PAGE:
Overall assessment

Updated December 2022

The Electricity Act LXXXVI as amended in 2021 established a framework for energy communities, with RECs as a subset of the primary definition. They are granted rights and obligations in the electricity sector only, including the following activities: production, storage, consumption, provision of distribution flexibility services, electricity distribution, aggregation, provision of electromobility services and operation of electric charging equipment. However, in this way the law excludes heating and cooling, which is opposed to the EU provisions that allow RECs to be active in renewable energy sources in general and not electricity only. A REC is allowed to produce electricity from renewable energy sources, consume, store or sell such electricity. The Hungarian Energy and Public Utility Regulatory Office (NRA) register their creation and evolution, while monitoring the barriers and obstacles to sharing electricity. Besides the creation of a registry, implementing acts of the law are still needed to clarify the framework for energy communities as recommended by IEA.

Overall, several elements of the enabling framework for RECs are missing, while the funding programmes introduced mainly allocate funding to for-profit companies, which opens the door to corporate capture. Also, the fact that RECs are only limited to electricity is against the Renewables Directive provisions that allow RECs to engage with activities in the field of renewables in general, thus including heating and cooling

Detailed assessment

Assessment of obstacles and potential for development of ECs

The National Regulatory Authority is responsible for such an assessment. The Office must monitor the evolution of the amount of electricity produced and consumed by active users, active users acting together, the self-consumer, the self-consumers acting together, the REC or the EC, the establishment of EC. It is asked to identify the factors hindering their development and formulate proposals for the minister in order to eradicate them (article 159(1)-16).

The Office should also ensure competition and monitors the development of contracts for renewable electricity sharing between the producer or active user and an energy community, and every two years, make proposals to the minister to eliminate regulatory and administrative obstacles that unreasonably hinder the creation of such contracts (159(3)-13). The deadline for the first report is July 2023. In addition, the Office has to evaluate every 5 years the most important effects of changes in regulation on the renewables feed in tariff and fid in premium support schemes on different consumer groups and investments (12(4)).

Removal of unjustified regulatory & administrative barriers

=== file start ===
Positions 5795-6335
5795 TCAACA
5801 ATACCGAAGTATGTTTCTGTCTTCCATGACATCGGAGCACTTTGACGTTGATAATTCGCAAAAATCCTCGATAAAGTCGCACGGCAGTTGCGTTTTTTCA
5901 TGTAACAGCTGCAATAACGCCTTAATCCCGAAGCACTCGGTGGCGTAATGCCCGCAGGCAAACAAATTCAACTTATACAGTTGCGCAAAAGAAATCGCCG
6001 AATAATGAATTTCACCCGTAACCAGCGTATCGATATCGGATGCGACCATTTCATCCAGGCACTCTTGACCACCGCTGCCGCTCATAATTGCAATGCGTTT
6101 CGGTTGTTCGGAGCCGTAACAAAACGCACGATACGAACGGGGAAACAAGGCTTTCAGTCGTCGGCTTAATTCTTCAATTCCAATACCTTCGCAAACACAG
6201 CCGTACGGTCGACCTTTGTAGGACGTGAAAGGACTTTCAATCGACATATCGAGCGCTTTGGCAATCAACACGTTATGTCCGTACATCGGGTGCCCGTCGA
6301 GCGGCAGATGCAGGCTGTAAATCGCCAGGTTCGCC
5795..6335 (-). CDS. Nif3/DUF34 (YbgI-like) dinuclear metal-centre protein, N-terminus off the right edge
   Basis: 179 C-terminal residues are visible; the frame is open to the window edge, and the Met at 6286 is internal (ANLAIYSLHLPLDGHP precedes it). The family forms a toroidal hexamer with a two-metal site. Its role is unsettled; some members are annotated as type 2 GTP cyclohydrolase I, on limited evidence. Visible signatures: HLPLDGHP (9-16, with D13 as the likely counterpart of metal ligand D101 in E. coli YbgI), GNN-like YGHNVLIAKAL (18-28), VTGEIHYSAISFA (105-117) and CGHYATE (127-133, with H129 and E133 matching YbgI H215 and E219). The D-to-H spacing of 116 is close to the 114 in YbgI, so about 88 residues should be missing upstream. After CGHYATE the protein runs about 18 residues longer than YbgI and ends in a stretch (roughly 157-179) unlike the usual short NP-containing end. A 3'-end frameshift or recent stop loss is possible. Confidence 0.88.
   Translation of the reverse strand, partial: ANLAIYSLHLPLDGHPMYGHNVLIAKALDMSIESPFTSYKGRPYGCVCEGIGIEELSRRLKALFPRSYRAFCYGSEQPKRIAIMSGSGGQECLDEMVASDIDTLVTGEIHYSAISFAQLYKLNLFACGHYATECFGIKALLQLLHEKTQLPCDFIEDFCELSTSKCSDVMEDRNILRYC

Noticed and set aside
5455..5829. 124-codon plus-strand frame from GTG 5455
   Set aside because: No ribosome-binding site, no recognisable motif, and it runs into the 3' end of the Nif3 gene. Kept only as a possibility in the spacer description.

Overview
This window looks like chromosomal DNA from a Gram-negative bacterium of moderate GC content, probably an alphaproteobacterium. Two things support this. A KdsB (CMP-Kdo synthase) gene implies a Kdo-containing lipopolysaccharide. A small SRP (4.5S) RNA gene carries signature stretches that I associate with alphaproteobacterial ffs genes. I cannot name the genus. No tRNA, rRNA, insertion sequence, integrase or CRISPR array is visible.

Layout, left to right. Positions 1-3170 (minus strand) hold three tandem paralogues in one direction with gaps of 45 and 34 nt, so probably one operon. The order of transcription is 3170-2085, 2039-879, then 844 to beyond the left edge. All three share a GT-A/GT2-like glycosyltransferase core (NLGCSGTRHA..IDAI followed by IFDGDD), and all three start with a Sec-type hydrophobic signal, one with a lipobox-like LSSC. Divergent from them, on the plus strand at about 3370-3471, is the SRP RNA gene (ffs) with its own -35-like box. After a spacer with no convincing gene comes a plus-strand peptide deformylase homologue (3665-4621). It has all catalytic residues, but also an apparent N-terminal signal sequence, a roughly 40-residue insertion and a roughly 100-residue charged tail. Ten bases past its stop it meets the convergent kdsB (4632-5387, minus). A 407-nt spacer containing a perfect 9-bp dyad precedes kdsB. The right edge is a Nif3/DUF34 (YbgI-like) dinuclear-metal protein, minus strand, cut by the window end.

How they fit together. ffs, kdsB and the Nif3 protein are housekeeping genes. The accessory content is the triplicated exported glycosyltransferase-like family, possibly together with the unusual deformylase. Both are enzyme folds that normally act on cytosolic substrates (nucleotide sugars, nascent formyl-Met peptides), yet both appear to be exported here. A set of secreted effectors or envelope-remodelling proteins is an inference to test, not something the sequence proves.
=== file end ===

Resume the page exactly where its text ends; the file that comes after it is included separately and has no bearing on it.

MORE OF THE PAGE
Not addressed in the transposition.

DSO duties around cooperation with ECs and facilitation of energy sharing

Distribution regulations must be prepared by the DSO involving all parties, including ECs and aggregators for operation of the distribution network, flexibility services amongst others (article 69).

Fair, proportionate, and transparent registration & licensing procedures

According to article 39-B of the Decree 273/2007, EC must apply to the Office for registration at least 75 days before the start of the activity. The declaration must contain statutes, a list of activities, and a declaration that it complies with the effective control limitations as well as a list of the substations impacted by its creation. Any change should be notified to the Office within 30 days of the change. The Office will run compliance checks on the registry, and will publish a list of EC on its website.

Incentives connected to network tariffs based on a CBA

No network tariff incentives are in place, there was no publicly available CBA conducted by the Office.

Non-discriminatory treatment as market participant

The Act states that the participation in an energy community cannot affect the rights and duties of the consumer adversely (article 66/B (4)). In practice, however, suppliers are threatening to stop their universal service provision obligation for members of prospective energy communities.

Accessibility to low-income & vulnerable households

The RRF call on community renewable energy consumption and production (​​RRF-3.4.1-22) allocates more than €30 million to “social solar plants” with 25 MW installed capacity in total at the 300 most disadvantaged settlements in the country. The local residents, however, are not empowered to own or make decisions on the solar panels. The NGO Malthesers, running the project without an open selection procedure, is also tasked to develop a legal amendment for energy communities, especially for targeting vulnerable households, by 30 September 2023.

Tools to access finance

Not addressed in the transposition

Tools to access information

Not addressed in the transposition

Regulatory capacity building for public authorities

Not addressed in the transposition

NECP reporting on enabling frameworks

Not addressed in the transposition

Support Scheme adapted for RECs

There were two rounds of government funding schemes for energy communities, the third under preparation. Firstly, the Ministry of Technology and Industry, jointly with the National Research, Development and Innovation Office, launched a call for supporting the establishment and operation of energy community demonstration projects (EUR 5 million). Second, the call was launched by ÉMI, the Quality Control and Innovation in Building Nonprofit LLC for supporting a multi-annual programme for energy communities (EUR 10 million). In both programmes, the selected projects are dominantly led by for-profit companies. The projects are largely in the initial stage of implementation with substantial delays.